“Trauma is what’s killing women with HIV — through suicide, drug overdose, lung disease from smoking crack — and we’re not doing enough about it,” Machtinger said. “Certain sub-populations are facing massive health and social challenges that are going unaddressed by simply feeding them HIV pills.”

‘Not doing enough’

Living and dying with HIV has changed dramatically over the years, particularly in San Francisco. In 1992, at the height of the AIDS epidemic, the disease killed an average of 137 people each month in the city, many of them succumbing to opportunistic infections caused by the virus itself. Just 139 San Franciscans with AIDS died in 2014, according to preliminary data from the city’s Department of Public Health.

“The story of HIV is one of the greatest successes in modern medicine,” said Diane Havlir, who heads the HIV/AIDS Division at San Francisco General Hospital. “We went from a uniformly fatal disease to a treatable one.”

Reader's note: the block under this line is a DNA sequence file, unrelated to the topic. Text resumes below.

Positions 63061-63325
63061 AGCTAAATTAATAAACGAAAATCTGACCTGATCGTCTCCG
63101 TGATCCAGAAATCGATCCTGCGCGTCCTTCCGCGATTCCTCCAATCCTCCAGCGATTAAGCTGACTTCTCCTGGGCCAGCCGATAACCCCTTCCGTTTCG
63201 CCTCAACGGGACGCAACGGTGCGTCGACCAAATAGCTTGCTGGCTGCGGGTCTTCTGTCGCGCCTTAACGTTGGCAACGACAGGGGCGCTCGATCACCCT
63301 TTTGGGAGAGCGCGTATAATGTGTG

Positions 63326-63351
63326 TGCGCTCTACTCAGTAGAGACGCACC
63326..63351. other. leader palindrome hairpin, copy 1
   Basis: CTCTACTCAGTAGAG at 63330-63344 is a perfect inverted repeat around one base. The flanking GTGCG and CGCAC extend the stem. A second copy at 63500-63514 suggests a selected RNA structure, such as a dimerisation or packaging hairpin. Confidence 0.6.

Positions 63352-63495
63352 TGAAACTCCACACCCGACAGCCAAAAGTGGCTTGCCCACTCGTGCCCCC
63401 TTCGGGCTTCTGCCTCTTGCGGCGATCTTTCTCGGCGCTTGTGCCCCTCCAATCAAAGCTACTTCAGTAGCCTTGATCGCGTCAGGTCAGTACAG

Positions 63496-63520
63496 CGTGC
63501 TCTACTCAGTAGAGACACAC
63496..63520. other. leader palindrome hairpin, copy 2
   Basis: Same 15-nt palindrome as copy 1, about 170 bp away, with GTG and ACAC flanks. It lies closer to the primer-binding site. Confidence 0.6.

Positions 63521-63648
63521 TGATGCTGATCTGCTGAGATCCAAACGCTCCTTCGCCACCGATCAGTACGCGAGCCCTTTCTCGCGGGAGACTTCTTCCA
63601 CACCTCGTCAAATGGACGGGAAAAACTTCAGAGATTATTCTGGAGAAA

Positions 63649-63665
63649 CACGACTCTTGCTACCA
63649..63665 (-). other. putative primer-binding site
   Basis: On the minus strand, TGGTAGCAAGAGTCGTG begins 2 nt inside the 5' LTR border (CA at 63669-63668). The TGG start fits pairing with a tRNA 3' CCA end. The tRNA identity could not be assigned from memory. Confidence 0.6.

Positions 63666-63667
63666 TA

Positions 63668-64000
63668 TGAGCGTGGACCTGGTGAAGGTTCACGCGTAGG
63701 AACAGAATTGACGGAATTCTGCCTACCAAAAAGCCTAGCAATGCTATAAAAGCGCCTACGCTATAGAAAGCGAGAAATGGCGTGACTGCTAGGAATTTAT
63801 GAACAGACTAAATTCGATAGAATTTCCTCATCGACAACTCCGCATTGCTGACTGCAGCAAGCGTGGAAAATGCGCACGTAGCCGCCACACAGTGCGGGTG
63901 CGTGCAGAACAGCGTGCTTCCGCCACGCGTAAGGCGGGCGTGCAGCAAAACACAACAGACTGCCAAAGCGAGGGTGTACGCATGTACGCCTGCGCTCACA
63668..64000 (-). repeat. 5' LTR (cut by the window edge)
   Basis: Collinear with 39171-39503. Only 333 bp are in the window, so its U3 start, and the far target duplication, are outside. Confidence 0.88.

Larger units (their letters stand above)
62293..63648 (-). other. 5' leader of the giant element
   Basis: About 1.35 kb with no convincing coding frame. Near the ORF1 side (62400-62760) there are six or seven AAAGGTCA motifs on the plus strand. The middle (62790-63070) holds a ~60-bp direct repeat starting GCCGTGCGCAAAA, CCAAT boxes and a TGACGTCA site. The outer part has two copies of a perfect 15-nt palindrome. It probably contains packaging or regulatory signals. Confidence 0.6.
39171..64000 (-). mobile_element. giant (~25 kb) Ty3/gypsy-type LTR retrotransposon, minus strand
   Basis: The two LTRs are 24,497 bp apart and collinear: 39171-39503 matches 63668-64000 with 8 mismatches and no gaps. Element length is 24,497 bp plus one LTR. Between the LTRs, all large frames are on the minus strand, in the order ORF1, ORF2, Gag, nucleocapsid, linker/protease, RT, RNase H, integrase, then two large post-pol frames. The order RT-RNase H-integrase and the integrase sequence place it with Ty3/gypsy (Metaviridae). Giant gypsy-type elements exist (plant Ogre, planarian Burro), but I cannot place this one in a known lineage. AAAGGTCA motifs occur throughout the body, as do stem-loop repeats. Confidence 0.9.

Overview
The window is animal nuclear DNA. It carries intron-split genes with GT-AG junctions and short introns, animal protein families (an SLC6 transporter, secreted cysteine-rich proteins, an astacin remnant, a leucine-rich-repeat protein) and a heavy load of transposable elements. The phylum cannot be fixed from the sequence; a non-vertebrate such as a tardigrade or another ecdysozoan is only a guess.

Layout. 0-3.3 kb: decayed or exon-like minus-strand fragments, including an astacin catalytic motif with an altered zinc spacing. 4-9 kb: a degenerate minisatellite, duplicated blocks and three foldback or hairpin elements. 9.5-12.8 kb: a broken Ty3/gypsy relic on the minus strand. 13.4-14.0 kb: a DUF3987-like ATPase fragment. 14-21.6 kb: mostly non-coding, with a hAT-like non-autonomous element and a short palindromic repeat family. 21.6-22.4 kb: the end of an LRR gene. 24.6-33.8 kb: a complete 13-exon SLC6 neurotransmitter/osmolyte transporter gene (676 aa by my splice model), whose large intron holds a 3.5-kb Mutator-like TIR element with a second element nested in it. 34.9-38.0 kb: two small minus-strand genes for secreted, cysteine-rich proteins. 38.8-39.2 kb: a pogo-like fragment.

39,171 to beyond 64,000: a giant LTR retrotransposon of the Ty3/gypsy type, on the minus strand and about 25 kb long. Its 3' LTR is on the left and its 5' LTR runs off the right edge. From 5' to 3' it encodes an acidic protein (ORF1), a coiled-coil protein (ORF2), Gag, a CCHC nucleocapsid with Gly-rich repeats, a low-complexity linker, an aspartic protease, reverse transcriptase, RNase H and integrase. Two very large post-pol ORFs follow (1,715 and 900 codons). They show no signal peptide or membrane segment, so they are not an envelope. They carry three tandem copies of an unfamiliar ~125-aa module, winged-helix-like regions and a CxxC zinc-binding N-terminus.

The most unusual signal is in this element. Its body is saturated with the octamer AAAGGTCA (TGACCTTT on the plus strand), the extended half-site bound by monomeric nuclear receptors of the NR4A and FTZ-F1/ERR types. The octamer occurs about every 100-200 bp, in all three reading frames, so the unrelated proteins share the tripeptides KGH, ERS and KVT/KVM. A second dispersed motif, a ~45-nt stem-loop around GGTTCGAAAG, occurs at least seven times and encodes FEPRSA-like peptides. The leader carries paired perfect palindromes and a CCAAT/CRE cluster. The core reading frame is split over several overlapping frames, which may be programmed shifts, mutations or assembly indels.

While medication can keep HIV in check and prevent its spread, disparities in care still exist. Between 2001 and 2014, 85 percent of men diagnosed with AIDS in San Francisco lived five years, compared with roughly 78 percent of transgender and biological women, according to the Department of Public Health.

Fewer than half of the HIV-positive women in the city were keeping the virus under control within 12 months in 2013, far less than the two-thirds of HIV-positive men.

African American women, like Blake, have especially high odds of both contracting HIV and dying from it. While the virus still mostly affects gay men in San Francisco, about 40 percent of women in the city living with HIV last year were black. Between 2002 and 2012, the mortality rate for African American women was more than nine times higher than it was for white women: 47 deaths per 100,000 residents, compared with 5 deaths per 100,000 residents.